I guess other than that, I'd suggest that even a counterfactual donation of $100 to charity not occurring would feel more significant than the frontpage going down for a day. Like the current penalty feels like it was specifically chosen to be insignificant.

Also, I definitely would have taken it more seriously if I realised it was serious to people. This wasn't even in my zone of possibility.

Comment by chris-leong on On Destroying the World · 2020-09-28T07:59:08.736Z · LW · GW

Why would there be? I'm sure they saw it as just a game too and it would be extremely hypocritical for me to be annoyed at anyone for that.

Comment by chris-leong on What is complexity science? (Not computational complexity theory) How useful is it? What areas is it related to? · 2020-09-26T23:28:31.110Z · LW · GW

Hey, I've become interested in this field too recently. I've been listening to the Jim Rutt show which is pretty interesting, but I haven't dived into it in any real depth. I agree that it is something that we should be looking more into.

I won't pretend to be an expert on this topic, but my understanding of the differences is as follow:

  • Systems theory tends to involve attempts to understand the overall system, while complex systems are much more likely to have emergent novel behaviour, so any models used need to be held more lightly/it's more likely that we have macro level trends that are there and we just don't know why
  • Cybernetics is mostly about control systems (classic example is the thermostat). Feedback loops are an important part of systems theory, but they are just one particular tool.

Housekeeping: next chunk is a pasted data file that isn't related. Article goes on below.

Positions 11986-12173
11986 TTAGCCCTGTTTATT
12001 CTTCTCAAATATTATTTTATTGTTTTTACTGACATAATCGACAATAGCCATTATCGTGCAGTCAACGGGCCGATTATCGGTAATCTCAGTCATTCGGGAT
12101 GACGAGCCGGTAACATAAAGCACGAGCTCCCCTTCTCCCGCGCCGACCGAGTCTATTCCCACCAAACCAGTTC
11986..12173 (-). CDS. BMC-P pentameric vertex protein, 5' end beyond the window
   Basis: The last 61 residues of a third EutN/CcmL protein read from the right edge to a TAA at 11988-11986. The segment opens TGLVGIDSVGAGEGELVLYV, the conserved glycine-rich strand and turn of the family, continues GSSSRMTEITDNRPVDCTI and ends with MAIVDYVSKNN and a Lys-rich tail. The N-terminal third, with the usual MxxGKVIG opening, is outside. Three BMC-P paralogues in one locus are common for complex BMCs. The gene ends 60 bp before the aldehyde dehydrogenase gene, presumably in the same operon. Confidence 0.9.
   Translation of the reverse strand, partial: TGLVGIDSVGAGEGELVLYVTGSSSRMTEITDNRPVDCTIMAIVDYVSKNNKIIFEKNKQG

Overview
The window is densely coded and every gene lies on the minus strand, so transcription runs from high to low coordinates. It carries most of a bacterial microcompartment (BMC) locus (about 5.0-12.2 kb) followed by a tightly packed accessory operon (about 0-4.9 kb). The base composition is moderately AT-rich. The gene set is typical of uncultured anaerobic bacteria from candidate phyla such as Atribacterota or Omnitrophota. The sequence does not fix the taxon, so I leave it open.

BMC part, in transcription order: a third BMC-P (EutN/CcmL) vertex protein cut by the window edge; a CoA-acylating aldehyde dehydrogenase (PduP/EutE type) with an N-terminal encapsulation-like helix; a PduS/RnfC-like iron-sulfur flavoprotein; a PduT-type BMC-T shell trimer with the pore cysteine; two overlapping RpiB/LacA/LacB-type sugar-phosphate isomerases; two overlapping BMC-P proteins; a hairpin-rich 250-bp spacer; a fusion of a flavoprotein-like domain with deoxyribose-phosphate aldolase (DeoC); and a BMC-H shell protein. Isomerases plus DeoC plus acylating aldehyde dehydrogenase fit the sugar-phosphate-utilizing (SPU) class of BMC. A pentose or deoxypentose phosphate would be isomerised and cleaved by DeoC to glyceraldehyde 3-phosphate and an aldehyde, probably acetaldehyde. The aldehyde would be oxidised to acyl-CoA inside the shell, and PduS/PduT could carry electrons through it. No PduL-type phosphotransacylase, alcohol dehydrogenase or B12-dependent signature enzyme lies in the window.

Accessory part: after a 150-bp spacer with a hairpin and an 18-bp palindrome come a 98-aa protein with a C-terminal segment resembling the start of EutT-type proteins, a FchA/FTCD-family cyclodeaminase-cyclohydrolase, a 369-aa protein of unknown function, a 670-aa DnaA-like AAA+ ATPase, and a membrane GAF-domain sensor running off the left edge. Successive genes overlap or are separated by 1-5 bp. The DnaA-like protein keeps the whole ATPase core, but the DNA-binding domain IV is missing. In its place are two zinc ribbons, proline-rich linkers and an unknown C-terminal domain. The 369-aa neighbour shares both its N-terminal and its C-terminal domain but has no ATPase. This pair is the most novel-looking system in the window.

• Regarding the breadth of applications, we can model dynamics in formal mathematical situations, then try to claim that similar dynamics occur in actual physical systems
Comment by chris-leong on Honoring Petrov Day on LessWrong, in 2020 · 2020-09-26T22:49:10.882Z · LW · GW

I recieved both messages

Comment by chris-leong on Honoring Petrov Day on LessWrong, in 2020 · 2020-09-26T21:08:52.938Z · LW · GW

I hadn't decided whether or not to nuke it, but if I did nuke it, I would have been it several hours later, after people had a chance to wake up.

Comment by chris-leong on Without models · 2020-03-30T00:03:13.162Z · LW · GW

Could you explain the answer to 4?

Comment by chris-leong on Section 7: Foundations of Rational Agency · 2019-12-23T23:37:31.702Z · LW · GW

For the evidential game, it doesn't just matter whether you co-operate or not, but why. Different why's will be more or less likely to be adopted by the other agents.

Comment by chris-leong on A simple sketch of how realism became unpopular · 2019-10-14T04:17:17.078Z · LW · GW

It's something people say, but don't necessarily fully believe

Comment by chris-leong on A simple sketch of how realism became unpopular · 2019-10-12T13:22:58.795Z · LW · GW

I appreciated this post for explaining Berkeley's beliefs really clearly to me. I never knew what he was going on about before.

Comment by chris-leong on Looking for remote writing partners (for AI alignment research) · 2019-10-03T04:32:52.281Z · LW · GW

Would be happy to try this

Comment by chris-leong on Chris Leong's Shortform · 2019-09-23T10:01:38.389Z · LW · GW

POSTED ON WRONG ACCOUNT

Comment by chris-leong on 87,000 Hours or: Thoughts on Home Ownership · 2019-07-06T22:59:50.108Z · LW · GW

In a booming market, buying can be valuable as a hedge against rising house prices

Comment by chris-leong on Discussion Thread: The AI Does Not Hate You by Tom Chivers · 2019-06-29T05:49:26.164Z · LW · GW

Yeah, I meant part 7. What did he say about feminism and neoreaction?

Comment by chris-leong on Discussion Thread: The AI Does Not Hate You by Tom Chivers · 2019-06-25T05:09:12.518Z · LW · GW

I'd like to know more about the dark sides part of the book

Comment by chris-leong on Should there be a header feature? · 2019-06-20T07:26:41.018Z · LW · GW